Initial Discussion Starting Point by Eric Pingle: etpinge.list@gmail.com 03/18/11 11:39 AM>
I know of one district that is toying with the idea of the "higher ed" model the district supplies the infrastructure (access to the networks and server space and pipe to the outside world), staff machines, and the labs... the families/students supply the equipment. The families will need to supply software and ensure the student has the ability to save a file in the respective file formats for grading. Otherwise, the families and students send whatever they want to the school. Schools should find a way to help families that cannot afford the equipment such as a multi year loan agreement and or a rental agreement. In the infrastructure, it would be wireless, I would encourage multiple vlans singled out for grades/groups/etc. I'd also look for strong AV for the servers and monitoring the network. Other than that, cut out the huge $$ and old machines that the school is putting into refreshes.

Comments by James O'Hagan, March 2011:
We have an entire class of iPads owned by the students. It has been wonderful. It's grades 2-3 and the parents gave the teacher full rights to download whatever software she feels they need at the parents' expense. It has been awesome.

Comments by: Brian M. Engle, Executive Director of Educational Technology, Glenview School District #34, Glenview, Illinois 60026, Office Phone (847) 486-7855 March 2011
We currently provide students with an opportunity to bring devices into school on a case by case basis (we have a lot of these cases :) We are however looking to more systematize this process, providing each and every student an opportunity to bring in, utilize their device (appropriately), and log into the guest network throughout the instructional process.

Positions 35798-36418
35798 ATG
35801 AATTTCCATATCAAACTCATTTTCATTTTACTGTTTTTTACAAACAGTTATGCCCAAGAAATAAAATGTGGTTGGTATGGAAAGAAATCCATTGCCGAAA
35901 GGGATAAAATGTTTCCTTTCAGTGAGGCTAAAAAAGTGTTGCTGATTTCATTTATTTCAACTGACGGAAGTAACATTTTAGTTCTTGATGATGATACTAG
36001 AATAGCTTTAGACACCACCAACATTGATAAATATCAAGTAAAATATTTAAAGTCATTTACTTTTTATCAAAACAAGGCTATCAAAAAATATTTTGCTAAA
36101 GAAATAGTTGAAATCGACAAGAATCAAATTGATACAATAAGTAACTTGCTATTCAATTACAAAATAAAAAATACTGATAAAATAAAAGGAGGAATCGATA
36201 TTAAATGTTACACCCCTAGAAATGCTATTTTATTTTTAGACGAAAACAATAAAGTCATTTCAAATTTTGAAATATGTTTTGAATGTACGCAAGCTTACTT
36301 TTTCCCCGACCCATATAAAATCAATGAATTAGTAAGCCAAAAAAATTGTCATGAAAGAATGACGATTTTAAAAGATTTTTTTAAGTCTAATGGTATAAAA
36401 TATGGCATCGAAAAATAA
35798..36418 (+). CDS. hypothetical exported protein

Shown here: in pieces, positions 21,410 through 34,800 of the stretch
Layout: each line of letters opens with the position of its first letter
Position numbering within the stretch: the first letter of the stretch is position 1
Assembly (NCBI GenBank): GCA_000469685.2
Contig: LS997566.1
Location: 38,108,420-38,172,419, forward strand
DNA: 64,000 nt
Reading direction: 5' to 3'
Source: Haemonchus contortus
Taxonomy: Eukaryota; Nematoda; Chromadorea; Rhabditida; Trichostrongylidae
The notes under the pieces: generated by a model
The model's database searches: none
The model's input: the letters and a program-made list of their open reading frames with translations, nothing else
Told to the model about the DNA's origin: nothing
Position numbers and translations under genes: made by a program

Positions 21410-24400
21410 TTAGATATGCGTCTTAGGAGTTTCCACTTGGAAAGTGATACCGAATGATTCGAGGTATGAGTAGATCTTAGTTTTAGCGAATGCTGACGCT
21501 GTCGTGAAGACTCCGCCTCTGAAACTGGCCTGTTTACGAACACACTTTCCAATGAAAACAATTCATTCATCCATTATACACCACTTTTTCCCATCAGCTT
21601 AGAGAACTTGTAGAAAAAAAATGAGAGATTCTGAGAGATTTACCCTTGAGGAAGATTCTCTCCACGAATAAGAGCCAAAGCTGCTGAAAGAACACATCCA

Comments by Keith A. Bockwoldt, Director of Technology Services, Township High School District 214, keith.bockwoldt@d214.org, Phone: 847.718.7671 March 2011
D214 is grappling with this, too. It is apparent "the devices" are using a lot of bandwidth. The AUP covers the appropriate use of the Network and we don't have a letter that is sent home. Next week we are going to add a rate-limit to the Guest wireless network to monitor and trim down some of the bandwidth saturation from "the devices". The supervisors are speaking with teachers to determine which devices students are using in the classroom. If it becomes apparent there are class sets being used , say, an iPod touch, we would then add them into the 214 secured wireless Network. I don't believe we have full class sets using BYOD yet

Comments by Thimm, Marcus <mthimm@glenbrook225.org> March 2011
At D225 we also allow our students to use mobile devices on the network. The guest network is also rate limited per user. We have not seen an issue with the aggregate bandwidth consumed by personal devices on our WiFi network. Our systems do allow us granular controls over the bandwidth per connection. Students often use their smart phone devices which often employ their own 3G services instead of the WiFi network- that is another consideration. We have a AUP in place that focuses on the appropriate use of technology in the schools without discerning who owns the device.